“If the EPA finds that a municipality has old leaking sewer systems, [it] can mean that they don’t receive federal tax money until the problem is fixed,” says Jim Osborn, president of Osborn Contract Services Inc., a South Carolina-based certified applicator of spray applied coatings and rehabilitation products.

According to Osborn, a cementitious material is traditionally used to repair wastewater-related sewer leaks, but this has disadvantages, as do other coating materials.

Hydrogen sulfide gas, which wastewater and sewage contain in large amounts, eats away at the cement in concrete coatings, so it may only have a lifespan of a few years,” says Osborn.  Epoxies, like cementitious coatings, have very limited elongation properties, so they crack and don’t bridge cracks well.  Polyurethanes have more elongation, and polyureas can bridge even large cracks.

For concrete repairs in wastewater infrastructure—from municipal man-holes and lift stations to clarifiers, trenches and sumps—Osborn has transitioned to an advanced polyurea system.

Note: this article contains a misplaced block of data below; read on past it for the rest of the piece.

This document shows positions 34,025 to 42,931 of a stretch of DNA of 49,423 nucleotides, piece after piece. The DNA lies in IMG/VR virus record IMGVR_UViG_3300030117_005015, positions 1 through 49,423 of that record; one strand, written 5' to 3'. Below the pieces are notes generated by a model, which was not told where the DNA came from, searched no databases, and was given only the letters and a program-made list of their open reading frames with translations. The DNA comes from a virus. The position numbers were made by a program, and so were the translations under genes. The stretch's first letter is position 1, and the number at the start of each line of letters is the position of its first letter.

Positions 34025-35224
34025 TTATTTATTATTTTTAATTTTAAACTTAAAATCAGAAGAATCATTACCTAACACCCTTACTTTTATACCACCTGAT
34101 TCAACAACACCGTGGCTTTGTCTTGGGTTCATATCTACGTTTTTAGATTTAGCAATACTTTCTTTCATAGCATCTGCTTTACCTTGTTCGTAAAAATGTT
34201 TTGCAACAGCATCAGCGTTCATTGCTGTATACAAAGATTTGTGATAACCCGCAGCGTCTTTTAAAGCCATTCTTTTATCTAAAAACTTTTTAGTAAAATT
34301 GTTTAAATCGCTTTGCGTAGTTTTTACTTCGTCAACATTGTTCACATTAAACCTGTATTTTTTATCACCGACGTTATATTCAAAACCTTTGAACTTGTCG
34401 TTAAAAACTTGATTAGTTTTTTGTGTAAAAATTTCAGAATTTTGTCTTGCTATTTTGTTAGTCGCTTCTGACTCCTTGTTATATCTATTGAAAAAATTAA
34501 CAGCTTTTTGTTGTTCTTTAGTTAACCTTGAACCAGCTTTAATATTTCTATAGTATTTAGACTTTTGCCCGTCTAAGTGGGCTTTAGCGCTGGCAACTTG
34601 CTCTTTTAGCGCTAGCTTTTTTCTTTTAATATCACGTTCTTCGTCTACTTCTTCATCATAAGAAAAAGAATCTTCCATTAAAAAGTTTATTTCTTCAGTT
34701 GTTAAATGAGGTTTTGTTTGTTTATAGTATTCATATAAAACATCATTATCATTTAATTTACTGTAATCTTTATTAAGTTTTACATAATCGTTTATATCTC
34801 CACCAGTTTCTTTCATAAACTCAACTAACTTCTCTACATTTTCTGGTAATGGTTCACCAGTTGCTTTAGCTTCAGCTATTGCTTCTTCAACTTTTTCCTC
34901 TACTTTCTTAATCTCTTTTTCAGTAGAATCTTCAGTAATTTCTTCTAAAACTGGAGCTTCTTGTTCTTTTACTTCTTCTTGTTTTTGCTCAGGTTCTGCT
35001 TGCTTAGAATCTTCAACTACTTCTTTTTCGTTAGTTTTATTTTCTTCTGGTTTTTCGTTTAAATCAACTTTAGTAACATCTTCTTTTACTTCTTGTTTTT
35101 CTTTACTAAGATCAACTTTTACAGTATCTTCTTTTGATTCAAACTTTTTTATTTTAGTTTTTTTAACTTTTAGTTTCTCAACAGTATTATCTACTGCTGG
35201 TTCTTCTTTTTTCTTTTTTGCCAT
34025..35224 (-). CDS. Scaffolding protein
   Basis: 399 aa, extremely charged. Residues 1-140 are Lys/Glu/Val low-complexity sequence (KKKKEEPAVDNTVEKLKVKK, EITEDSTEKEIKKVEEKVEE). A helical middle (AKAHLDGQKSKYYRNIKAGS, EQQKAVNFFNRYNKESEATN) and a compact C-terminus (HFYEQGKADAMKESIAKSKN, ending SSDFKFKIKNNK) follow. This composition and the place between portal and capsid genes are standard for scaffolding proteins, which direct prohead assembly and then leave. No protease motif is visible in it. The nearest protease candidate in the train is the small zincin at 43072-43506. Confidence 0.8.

The spray-applied waterproof coating creates a seamless, waterproof, durable protective liner that stops leaks and strengthens the integrity of the entire structure.  It exhibits superior physical properties such as elongation up to 400%, crack bridging, hardness, and tensile strength to create a robust industrial liner that protects, strengthens, and waterproofs concrete.

According to Osborn, a number of the polyurea’s characteristics help to extend wastewater infrastructure longevity as well as prevent wastewater exfiltration and groundwater infiltration.

“Since the polyurea system provides superior elongation, it bridges cracks up to 1/8 inch, says Osborn.  “With tensile strength higher than traditional materials, it has much lower permeability for better waterproofing.  Its impact, abrasion, and chemical resistance are excellent so it resists hydrogen sulfide.  Instead of years between the replacement of cementitious coatings, the polyurea coating can cost-effectively provide decades of protection.”

With the proper crack repair and surface preparation, the polyurea coating can be a thick film applied directly to the concrete or similar substrate.  An alternate application method that can sometimes mitigate the need for surface or crack repairs is to pre-spray the polyurea to geotextile fabric panels placed above the  substrate, fusing the panel edges together with more polyurea.

Because polyurea sets and cures quickly, it minimizes downtime.  This can translate into thousands of dollars per hour savings as well as avoiding days of service interruption.